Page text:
Thanks to all of our contributors and commentators who have participated in #FoundingFiction, a series revisiting children’s and young adult literature about early America. Today, Sara Georgini wraps up the roundtable by chatting with Laurie Halse Anderson, prize-winning author of Independent Dames, Fever 1793, Chains, Forge, Ashes, and more.
JUNTO: How did you become interested in writing about early American history for children and young adults?
ANDERSON: I was incredibly frustrated by my history textbooks. It seemed like they’d been written with the sole purpose of making history as dull as possible. So I kept looking for well-written books that would feed my hunger to understand earlier times. And then I decided to try to write a few of my own.
JUNTO: Throughout the #FoundingFiction roundtable, it’s been fascinating to experience—here and online—how people remember and then revisit books like The Witch of Blackbird Pond and Johnny Tremaine. Do you have any favorite books or big questions about the past that have shaped your work?
ANDERSON: My favorite historical fiction was the Little House on the Prairie books by Laura Ingalls Wilder. But when I reread them as an adult, I was horrified at the racist descriptions of Native American peoples and African Americans. This is why I strongly encourage people to re-read their childhood favorites; they are not always what we think they are.
My big questions were formed when (as an adult) I learned that Benjamin Franklin had held people in slavery his entire adult life: Why do we only discuss slavery in the context of the Civil War? How could America have won the war for freedom when twenty percent of her people were still held in slavery? How much longer are we going to continue studying the whitewashed version of Early America? How can we expect to solve America’s problems of social injustice, and racially-based lack of equal standing, opportunities, and respect, when we refuse to study the history that created the problems of today?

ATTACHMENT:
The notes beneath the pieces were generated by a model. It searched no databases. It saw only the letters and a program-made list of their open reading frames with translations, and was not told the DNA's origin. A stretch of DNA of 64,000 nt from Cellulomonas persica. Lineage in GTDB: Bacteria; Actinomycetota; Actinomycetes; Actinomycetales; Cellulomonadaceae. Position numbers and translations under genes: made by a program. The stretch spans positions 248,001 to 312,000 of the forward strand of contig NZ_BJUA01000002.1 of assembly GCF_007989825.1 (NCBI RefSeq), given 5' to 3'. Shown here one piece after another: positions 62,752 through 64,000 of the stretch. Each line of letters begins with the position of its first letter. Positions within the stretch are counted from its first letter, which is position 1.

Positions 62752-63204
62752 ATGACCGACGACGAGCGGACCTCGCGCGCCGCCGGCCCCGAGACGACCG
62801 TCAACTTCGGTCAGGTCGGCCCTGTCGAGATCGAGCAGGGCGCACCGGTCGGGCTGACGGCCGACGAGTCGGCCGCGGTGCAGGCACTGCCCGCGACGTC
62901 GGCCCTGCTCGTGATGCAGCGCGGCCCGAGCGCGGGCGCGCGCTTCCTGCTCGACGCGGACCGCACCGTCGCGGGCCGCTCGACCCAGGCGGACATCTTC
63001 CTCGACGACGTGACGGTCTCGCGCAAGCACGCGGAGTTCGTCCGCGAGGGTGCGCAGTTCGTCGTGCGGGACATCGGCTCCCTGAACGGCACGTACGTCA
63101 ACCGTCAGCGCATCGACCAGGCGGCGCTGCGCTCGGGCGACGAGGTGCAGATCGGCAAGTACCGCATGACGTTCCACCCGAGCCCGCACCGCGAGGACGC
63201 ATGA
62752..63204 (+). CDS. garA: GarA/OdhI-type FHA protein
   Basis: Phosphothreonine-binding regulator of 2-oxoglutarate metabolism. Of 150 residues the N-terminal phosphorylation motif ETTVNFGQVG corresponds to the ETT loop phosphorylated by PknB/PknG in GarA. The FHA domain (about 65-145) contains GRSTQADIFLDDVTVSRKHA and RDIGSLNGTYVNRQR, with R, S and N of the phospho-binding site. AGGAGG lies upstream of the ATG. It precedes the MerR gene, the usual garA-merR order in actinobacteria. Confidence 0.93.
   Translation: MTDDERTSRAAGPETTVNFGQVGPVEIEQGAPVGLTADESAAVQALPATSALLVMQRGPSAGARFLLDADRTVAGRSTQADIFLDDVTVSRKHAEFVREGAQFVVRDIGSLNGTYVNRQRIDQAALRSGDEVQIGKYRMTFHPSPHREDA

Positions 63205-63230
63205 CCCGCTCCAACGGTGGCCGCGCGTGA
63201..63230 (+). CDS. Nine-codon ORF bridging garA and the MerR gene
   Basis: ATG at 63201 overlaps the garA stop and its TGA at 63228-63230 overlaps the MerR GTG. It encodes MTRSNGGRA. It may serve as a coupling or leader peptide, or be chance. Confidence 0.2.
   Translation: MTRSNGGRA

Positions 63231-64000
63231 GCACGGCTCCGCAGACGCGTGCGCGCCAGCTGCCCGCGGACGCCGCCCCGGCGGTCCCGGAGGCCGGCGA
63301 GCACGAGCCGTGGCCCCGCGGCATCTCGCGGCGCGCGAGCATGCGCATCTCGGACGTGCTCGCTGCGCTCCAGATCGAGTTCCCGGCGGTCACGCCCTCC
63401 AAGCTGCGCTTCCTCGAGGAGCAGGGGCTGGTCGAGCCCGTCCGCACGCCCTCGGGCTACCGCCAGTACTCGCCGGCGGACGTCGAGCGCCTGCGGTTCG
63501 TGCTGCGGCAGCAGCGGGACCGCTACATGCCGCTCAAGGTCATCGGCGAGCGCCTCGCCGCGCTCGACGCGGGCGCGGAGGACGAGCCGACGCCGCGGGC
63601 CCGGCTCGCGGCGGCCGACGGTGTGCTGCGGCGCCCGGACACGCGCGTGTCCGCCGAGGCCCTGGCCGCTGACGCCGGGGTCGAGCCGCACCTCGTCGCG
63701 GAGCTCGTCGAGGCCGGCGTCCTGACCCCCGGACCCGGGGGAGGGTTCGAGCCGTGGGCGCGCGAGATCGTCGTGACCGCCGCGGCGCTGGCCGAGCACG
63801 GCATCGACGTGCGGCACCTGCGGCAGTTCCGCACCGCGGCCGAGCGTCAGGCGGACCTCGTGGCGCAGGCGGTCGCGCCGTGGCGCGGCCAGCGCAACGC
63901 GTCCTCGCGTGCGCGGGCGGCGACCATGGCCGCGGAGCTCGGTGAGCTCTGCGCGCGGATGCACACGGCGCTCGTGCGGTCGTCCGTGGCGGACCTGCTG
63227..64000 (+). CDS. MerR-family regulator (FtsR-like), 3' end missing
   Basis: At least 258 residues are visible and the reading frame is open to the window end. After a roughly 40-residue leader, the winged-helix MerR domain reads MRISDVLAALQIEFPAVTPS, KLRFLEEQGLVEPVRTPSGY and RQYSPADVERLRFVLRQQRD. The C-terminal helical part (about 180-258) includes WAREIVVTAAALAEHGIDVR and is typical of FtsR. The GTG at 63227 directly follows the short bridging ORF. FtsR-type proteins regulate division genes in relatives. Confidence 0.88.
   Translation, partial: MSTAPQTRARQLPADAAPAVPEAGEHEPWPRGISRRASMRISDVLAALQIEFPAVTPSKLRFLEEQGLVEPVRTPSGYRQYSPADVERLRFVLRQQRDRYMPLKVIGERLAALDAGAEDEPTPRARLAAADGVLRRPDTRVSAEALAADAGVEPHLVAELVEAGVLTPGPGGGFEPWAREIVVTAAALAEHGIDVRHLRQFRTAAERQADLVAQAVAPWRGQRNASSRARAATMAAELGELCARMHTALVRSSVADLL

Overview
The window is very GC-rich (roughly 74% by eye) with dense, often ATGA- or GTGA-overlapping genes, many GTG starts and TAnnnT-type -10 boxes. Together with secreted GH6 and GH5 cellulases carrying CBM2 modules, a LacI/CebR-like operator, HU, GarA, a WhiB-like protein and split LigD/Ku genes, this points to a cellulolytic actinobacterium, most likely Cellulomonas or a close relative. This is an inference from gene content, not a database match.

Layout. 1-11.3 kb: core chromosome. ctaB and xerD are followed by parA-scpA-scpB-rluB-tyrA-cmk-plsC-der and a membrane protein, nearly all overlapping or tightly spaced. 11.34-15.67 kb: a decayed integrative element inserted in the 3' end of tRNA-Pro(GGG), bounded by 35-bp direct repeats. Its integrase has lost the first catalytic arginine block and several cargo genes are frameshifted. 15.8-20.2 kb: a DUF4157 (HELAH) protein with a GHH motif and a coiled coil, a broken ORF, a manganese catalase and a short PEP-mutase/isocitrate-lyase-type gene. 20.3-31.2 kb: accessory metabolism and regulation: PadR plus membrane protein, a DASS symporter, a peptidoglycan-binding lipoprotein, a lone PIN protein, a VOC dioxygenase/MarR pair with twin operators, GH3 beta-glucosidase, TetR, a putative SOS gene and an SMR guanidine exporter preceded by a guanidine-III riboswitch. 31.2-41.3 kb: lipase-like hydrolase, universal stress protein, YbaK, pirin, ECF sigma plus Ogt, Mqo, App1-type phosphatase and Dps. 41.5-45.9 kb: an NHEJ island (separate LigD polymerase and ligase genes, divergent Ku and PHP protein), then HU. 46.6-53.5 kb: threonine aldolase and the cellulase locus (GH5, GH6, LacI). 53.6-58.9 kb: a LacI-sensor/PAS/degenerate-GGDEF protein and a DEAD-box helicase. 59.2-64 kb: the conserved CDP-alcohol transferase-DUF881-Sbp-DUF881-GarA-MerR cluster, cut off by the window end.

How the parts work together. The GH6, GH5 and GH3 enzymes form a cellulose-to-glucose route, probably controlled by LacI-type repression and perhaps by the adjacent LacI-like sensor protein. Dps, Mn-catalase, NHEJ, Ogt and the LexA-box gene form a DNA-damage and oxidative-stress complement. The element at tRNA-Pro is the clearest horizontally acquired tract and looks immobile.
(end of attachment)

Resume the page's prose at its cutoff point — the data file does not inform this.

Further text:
JUNTO: How did you research and write Fever 1793, which tells the story of Philadelphia’s 1793 yellow fever epidemic, through the eyes of young Mattie Cook?
ANDERSON: I was living outside Philadelphia and so had easy access to the treasure trove of primary source documents at the Historical Society of Philadelphia (http://hsp.org/). God bless the generations of historically-minded Philadelphians who turned over their family treasures to the Society! There were poignant, heartfelt letters in the collection that gave me tremendous insight into the emotional toll of the epidemic, as well as things like the carpenter’s business journal in which he recorded making only coffins (instead of tables and chairs) during the months of the epidemic, and the records of the temporary Bush Hill Hospital.
Writing Fever 1793 set the pattern for the writing of Chains, Forge, and Ashes. I researched deeply (for years), wrote an outline so I could figure out what I didn’t know, then researched some more. I opened every chapter with a primary source quote, and ended each book with Q&A formatted back matter to clarify for readers what was based on historical fact and what was fiction. None of these books could have been properly written without the generous assistance of academic historians who read and vetted my manuscripts. They are my heroes.
JUNTO: When you’re addressing a younger audience, what are the hardest parts of early American history to write? How do you talk about disease, death, poverty, and struggle on the page?